Personally, I think Savage pulled the best match out of Warrior, and for me, this stands as Ultimate Warriors best match ever. He made Warrior look too good, and Savage worked his dirty cheating heel character to perfection. I still remember when I saw this on ppv, and the suspense factor was so high, and you couldn't tell who was going to be retired. Warrior showcased a good display of strength when he caught Savage leaping from the top rope, plus the match had some intense finisher kick outs. In addition, the late Sensational Sherri got in on the action. This is seriously a great match that should be seen by anyone who missed it. 4.5/5
The extras also feature some very short stories from Jerry Lawler and Ted Dibiase, plus Christian impersonates one of Warriors interviews. There really isn't much in this portion to me.
As good as the last three matches are, they just can't salvage what I believe to be a trainwreck. Vince could have been the bigger man here and handled this differently. After watching this DVD again, with the exceptions of probably Ted Dibiase and Jim Ross, everyone I feel who participated has left me questioning their integrity. I only recommend this to the curious, because I can't honestly recommend this bashing to Ultimate Warrior fans.
The Ultimate Warrior, one of the craziest, most insane, colorful and energetic men to ever appear in the WWF: and if this documentary is to be belived also one of the biggest losers they ever hired. WWF really likes to rework it's history and while this doc makes mention of THREE times they tried hiring the tassle wearing one, never once does it seem to be WWF's fault for his actions. Cut to his WCW years, and Warrior was just an embarrassing goof who wasted … more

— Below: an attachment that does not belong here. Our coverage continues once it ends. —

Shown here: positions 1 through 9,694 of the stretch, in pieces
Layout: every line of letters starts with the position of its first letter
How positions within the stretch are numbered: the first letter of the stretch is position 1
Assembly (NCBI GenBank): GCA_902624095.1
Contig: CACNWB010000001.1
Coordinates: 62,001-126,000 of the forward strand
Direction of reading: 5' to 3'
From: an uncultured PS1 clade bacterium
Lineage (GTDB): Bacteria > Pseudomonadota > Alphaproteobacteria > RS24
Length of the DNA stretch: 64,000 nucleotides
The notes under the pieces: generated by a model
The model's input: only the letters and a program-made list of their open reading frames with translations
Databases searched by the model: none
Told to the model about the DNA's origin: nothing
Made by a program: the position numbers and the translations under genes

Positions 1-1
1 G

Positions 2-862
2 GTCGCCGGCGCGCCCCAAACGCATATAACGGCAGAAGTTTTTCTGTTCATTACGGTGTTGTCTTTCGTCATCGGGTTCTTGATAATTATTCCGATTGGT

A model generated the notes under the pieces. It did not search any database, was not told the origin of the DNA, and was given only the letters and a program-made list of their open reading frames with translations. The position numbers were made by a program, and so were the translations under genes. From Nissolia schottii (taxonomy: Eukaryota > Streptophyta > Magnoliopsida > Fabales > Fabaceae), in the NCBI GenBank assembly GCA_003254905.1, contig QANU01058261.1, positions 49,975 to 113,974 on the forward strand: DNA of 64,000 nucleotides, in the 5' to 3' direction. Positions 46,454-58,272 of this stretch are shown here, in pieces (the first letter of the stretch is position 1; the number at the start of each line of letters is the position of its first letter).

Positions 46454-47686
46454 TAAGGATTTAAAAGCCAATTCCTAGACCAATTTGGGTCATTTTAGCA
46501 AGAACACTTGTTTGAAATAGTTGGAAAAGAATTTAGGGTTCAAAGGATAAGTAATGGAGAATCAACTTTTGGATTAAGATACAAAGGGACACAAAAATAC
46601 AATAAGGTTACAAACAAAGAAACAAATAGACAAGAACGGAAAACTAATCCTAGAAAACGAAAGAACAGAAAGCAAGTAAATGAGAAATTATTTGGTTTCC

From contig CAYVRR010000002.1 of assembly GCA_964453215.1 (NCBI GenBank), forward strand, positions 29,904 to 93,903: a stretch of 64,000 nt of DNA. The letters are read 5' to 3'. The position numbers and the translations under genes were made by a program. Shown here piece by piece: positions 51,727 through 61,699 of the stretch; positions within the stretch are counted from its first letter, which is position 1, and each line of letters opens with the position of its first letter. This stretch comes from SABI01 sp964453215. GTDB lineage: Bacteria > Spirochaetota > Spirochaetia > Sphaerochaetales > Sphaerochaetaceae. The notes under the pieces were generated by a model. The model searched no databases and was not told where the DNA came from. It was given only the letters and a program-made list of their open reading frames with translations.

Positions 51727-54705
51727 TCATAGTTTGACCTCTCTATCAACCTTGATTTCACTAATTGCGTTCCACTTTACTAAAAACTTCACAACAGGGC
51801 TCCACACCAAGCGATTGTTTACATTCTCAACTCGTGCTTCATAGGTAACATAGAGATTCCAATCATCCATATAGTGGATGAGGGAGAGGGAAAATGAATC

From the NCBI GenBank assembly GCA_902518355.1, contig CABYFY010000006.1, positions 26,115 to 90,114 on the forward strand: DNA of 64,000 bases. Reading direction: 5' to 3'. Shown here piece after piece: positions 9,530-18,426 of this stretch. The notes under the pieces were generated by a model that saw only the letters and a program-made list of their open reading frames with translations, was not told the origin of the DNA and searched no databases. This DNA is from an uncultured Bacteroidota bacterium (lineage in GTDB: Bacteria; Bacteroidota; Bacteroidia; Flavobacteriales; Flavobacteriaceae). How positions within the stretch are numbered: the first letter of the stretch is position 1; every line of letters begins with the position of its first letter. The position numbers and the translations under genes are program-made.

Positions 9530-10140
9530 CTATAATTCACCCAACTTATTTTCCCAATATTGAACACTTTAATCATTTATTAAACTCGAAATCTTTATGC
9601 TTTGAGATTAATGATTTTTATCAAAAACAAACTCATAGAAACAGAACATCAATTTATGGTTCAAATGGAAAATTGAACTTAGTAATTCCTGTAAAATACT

THE SELF-DESTRUCTION OF THE ULTIMATE WARRIOR After being one of the most famous talked about wrestlers in the history of the sport it seemed as if we would never hear about The Warrior again after his short stint in WCW. But then a form of filmmaking called the documentary as brought to life the memory of one of professional wrestling's most colorful forgotten figures. It seems like yesterday I was seeing … more
A look at one of the most insane and energetic performers in WWF(E)'s history. Very lopsided at times and while it comes off as a burial, the Warrior is so entertaining that it becomes hard to bury him.
This is with out a doubt one of the best documentaries I have seen in a long time, I recommend it to every body. Also Christian doing the Warrior interview was great. now it may seem like i agreed with every one on this DVD but i was not there and do not know the whole story. so as a fan i still love the guy, he gave me countless memories that will stay with me. I for one think Warrior should be put into the hall of fame in the WWE, its not about what Vince and them think, it is about the fans. … more
First things first, I am was and still am a HUGE Ultimate Warrior fan. I got back into wrestling from 1997-2002 (I still watch it here and there but no longer consider myself a fan any more) and cheered for wrestlers like The Rock before he was big all the way up until he left (probably the single biggest reason why I lost interest in WWE again). Before that time I was a WWF fan from 1987-1993 and I absolutely loved the Ultimate Warrior. Bar none, he is my favorite wrestler of all time, as short … more